Max Ernst. The Hat Makes the Man (C'est le chapeau qui fait l'homme). 1920. Gouache, pencil, oil, and ink on cut-and-pasted printed paper on board, 13 7/8 x 17 3/4" (35.2 x 45.1 cm). Purchase. © 2022 Artists Rights Society (ARS), New York / ADAGP, Paris

“I came to assist as spectator at the birth of all my works....”

Max Ernst

A key member of first Dada and then Surrealism in Europe in the 1910s and 1920s, Max Ernst used a variety of mediums—painting, collage, printmaking, sculpture, and various unconventional drawing methods—to give visual form to both personal memory and collective myth. By combining illusionistic technique with a cut-and-paste logic, he made the incredible believable, expressing disjunctions of the mind and shocks of societal upheavals with unsettling clarity.

After serving for four years in World War I, the German-born Ernst returned traumatized to Cologne (near his birthplace of Brühl) in 1918. It was there that he produced his first collages alongside fellow Dadaists Jean (Hans) Arp and Johannes Baargeld. In his works from this period, he used mechanically-reproduced fragments, such as the image of a chemical bomb being released from a military plane in the background of Here Everything is Still Floating, to reflect a world of rubble and shards.

Ernst is most closely associated with Surrealism, an artistic and literary movement in Paris in the 1920s that prized the irrational and the unconscious over order and reason. A key contribution to this movement was his invention of frottage, a technique of placing paper over a textured material, such as wood grain or metal mesh, and rubbing it with a pencil or crayon to achieve various effects. The Surrealists prized this practice—which produced compositions like Forest and Sun—for both the serendipity of the resulting imagery and the passivity it encouraged, bypassing the constraints of the artist’s rational mind. Having little control over the resulting patterns, Ernst marveled that he “came to assist as spectator at the birth of all my works.”1 Eventually, he translated the method from paper to painting, using the word grattage to describe this technique of scraping wet paint off of the canvas to achieve similar patterned effects.

The fragmented logic of collage, which Ernst referred to as “the culture of systematic displacement,” persists in his paintings, whose subjects are disjointed even if their surfaces are smooth. In these foreboding dreamscapes, headless bodies and body-less hands appear incongruously amid lush forests or on deserted beaches. In the years leading up to World War II, and during his time as an émigré to the United States from 1941 to 1953, Ernst made work that once again reflected the menacing atmosphere of war.

Samantha Friedman, Assistant Curator, Department of Drawings and Prints, 2016

  1. Ernst, “Beyond Painting,” in Max Ernst: Beyond Painting, And other Writings by the Artist and his Friends (New York: Wittenborn, Schultz, Inc., 1948), p. 9.

Wikipedia entry
Max Ernst (2 April 1891 – 1 April 1976) was a German (naturalised American in 1948 and French in 1958) painter, sculptor, printmaker, graphic artist, and poet. A prolific artist, Ernst was a primary pioneer of the Dada movement and Surrealism in Europe. He had no formal artistic training, but his experimental attitude toward the making of art resulted in his invention of frottage—a technique that uses pencil rubbings of textured objects and relief surfaces to create images—and grattage, an analogous technique in which paint is scraped across canvas to reveal the imprints of the objects placed beneath. Ernst is noted for his unconventional drawing methods as well as for creating novels and pamphlets using the method of collages. He served as a soldier for four years during World War I, and this experience left him shocked, traumatised and critical of the modern world. During World War II he was designated an "undesirable foreigner" while living in France. Ernst was born in Brühl. He began painting in 1909 while studying at the University of Bonn, and later joined the Die Rheinischen Expressionisten group of artists. Ernst's work often featured ironic juxtapositions of grotesque elements with Cubist and Expressionist motifs. He had a fascination with birds, often including his alter ego, Loplop, a bird, in his work. He eventually settled in France and achieved financial success in the 1950s. He died in Paris on 1 April 1976.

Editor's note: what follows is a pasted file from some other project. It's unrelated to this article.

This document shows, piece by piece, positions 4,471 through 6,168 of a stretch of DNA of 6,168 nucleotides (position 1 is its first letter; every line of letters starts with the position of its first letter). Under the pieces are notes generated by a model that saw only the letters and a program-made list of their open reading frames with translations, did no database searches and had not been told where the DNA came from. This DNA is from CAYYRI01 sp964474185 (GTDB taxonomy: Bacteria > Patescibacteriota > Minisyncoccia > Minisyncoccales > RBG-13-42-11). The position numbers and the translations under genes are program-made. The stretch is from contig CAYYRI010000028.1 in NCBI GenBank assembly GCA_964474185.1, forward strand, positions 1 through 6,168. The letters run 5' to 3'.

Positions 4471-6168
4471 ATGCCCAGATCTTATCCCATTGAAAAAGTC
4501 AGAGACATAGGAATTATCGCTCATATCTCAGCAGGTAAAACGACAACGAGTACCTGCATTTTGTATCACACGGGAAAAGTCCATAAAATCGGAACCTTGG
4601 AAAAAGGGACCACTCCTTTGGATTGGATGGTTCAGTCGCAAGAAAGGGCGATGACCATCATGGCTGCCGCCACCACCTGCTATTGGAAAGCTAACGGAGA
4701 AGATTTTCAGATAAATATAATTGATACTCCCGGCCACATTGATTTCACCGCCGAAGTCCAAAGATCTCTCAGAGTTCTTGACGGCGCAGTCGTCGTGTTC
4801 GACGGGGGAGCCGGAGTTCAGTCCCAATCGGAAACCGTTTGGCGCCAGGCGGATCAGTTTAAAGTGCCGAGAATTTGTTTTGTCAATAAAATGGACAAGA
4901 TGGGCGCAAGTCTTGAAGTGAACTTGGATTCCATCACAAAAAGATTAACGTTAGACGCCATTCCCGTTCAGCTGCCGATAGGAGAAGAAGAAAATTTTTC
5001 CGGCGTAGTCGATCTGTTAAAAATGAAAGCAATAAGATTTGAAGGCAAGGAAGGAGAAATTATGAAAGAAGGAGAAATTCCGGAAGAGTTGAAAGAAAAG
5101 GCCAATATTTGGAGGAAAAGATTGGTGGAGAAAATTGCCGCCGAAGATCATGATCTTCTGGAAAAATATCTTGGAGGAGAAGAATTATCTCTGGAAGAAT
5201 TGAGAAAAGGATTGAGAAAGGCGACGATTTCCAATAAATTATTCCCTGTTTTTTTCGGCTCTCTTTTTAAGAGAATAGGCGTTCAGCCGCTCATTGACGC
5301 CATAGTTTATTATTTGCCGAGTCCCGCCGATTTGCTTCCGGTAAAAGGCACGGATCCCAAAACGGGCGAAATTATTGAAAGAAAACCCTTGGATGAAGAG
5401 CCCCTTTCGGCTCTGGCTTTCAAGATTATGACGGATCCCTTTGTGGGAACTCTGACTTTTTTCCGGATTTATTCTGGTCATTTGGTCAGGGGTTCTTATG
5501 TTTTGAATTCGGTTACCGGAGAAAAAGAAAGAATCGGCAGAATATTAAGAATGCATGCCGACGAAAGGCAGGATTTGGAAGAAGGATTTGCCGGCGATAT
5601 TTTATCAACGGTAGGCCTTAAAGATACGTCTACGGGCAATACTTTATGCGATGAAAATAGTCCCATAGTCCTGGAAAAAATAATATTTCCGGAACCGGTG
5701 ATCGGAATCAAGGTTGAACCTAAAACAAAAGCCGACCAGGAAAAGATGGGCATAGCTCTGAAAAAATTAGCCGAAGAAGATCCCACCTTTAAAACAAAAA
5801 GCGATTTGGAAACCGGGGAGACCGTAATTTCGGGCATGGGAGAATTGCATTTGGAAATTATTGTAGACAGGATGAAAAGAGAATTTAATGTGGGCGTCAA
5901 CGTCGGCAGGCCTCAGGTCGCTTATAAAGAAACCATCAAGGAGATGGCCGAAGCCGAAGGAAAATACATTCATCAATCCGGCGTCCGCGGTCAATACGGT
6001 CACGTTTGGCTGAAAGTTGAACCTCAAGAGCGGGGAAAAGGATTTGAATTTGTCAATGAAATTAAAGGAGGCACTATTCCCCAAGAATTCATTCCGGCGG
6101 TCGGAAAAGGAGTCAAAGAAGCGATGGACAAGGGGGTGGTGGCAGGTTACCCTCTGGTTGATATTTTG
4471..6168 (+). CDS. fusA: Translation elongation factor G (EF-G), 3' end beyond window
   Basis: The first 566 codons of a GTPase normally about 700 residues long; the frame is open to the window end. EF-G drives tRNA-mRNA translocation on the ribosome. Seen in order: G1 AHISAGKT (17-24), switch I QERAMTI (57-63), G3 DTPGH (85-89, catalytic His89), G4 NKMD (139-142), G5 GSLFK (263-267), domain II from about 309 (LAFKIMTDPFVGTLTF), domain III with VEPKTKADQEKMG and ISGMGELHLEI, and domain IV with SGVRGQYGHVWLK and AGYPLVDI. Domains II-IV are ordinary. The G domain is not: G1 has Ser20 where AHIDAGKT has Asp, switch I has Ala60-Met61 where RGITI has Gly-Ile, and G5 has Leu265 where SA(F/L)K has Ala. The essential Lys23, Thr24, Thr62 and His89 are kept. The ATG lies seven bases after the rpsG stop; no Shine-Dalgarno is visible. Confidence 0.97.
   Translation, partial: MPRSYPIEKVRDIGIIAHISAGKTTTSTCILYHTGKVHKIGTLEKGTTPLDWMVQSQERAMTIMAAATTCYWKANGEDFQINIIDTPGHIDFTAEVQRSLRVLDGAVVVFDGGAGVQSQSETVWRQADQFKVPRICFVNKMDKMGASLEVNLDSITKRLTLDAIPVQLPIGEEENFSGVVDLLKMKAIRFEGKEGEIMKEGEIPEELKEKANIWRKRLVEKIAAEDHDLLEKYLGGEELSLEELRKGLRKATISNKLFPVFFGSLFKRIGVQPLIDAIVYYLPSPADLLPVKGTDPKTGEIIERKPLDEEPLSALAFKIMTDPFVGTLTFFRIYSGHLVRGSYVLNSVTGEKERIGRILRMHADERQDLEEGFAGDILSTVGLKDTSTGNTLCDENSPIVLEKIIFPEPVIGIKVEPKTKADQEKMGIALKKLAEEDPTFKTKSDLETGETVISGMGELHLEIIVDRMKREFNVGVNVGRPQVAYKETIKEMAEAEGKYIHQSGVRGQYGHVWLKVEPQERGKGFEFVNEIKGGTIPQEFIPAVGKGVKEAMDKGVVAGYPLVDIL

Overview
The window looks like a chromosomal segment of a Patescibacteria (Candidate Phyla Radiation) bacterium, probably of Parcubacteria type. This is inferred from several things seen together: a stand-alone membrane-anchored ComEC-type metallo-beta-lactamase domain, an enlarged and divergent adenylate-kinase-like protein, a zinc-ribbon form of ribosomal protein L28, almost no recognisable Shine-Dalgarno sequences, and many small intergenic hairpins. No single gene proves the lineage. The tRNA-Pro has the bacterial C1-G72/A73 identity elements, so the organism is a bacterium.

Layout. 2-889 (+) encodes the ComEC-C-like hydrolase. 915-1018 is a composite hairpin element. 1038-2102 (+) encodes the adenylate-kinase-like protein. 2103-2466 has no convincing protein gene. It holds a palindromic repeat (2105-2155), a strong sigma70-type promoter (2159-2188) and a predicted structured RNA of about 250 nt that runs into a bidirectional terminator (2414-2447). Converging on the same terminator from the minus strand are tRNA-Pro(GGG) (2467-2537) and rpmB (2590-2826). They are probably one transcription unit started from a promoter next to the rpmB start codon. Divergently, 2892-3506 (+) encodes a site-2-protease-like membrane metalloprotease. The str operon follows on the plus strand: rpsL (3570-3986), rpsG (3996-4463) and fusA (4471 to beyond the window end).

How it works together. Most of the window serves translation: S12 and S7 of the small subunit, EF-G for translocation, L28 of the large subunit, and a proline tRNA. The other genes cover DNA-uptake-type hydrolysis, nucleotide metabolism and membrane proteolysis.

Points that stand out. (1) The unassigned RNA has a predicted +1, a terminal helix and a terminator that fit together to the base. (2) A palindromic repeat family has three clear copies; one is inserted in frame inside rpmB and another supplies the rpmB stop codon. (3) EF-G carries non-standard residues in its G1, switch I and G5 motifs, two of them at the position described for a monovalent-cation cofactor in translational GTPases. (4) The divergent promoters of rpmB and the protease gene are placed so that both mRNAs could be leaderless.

Information from Wikipedia, made available under the Creative Commons Attribution-ShareAlike License
Getty record
Max Ernst was one of the most enthusiastic leaders of the Dada movement in Cologne, and later was closely associated with Surrealism. Ernst's Surrealist paintings are steeped in Freudian metaphor, private mythology, and childhood memories. One of his major themes centered on the image of the bird, which often incorporated human elements. He embraced the use of collage, frottage, and decalcomania in his diverse works, and published a series of purely pictorial novels created from collaged found images.
German, American, Austrian, French
Artist, Author, Engraver, Etcher, Lithographer, Collagist, Genre Artist, Graphic Artist, Illustrator, Painter, Owner, Sculptor
Max Ernst, Maximilian Ernst, Ernest, Ernst
Information from Getty’s Union List of Artist Names ® (ULAN), made available under the ODC Attribution License


235 works online



  • MoMA Highlights: 375 Works from The Museum of Modern Art Flexibound, 408 pages
  • MoMA Now: Highlights from The Museum of Modern Art—Ninetieth Anniversary Edition Hardcover, 424 pages
  • The Original Copy: Photography of Sculpture, 1839 to Today Exhibition catalogue, Hardcover, 256 pages
  • Max Ernst Exhibition catalogue, Paperback, pages

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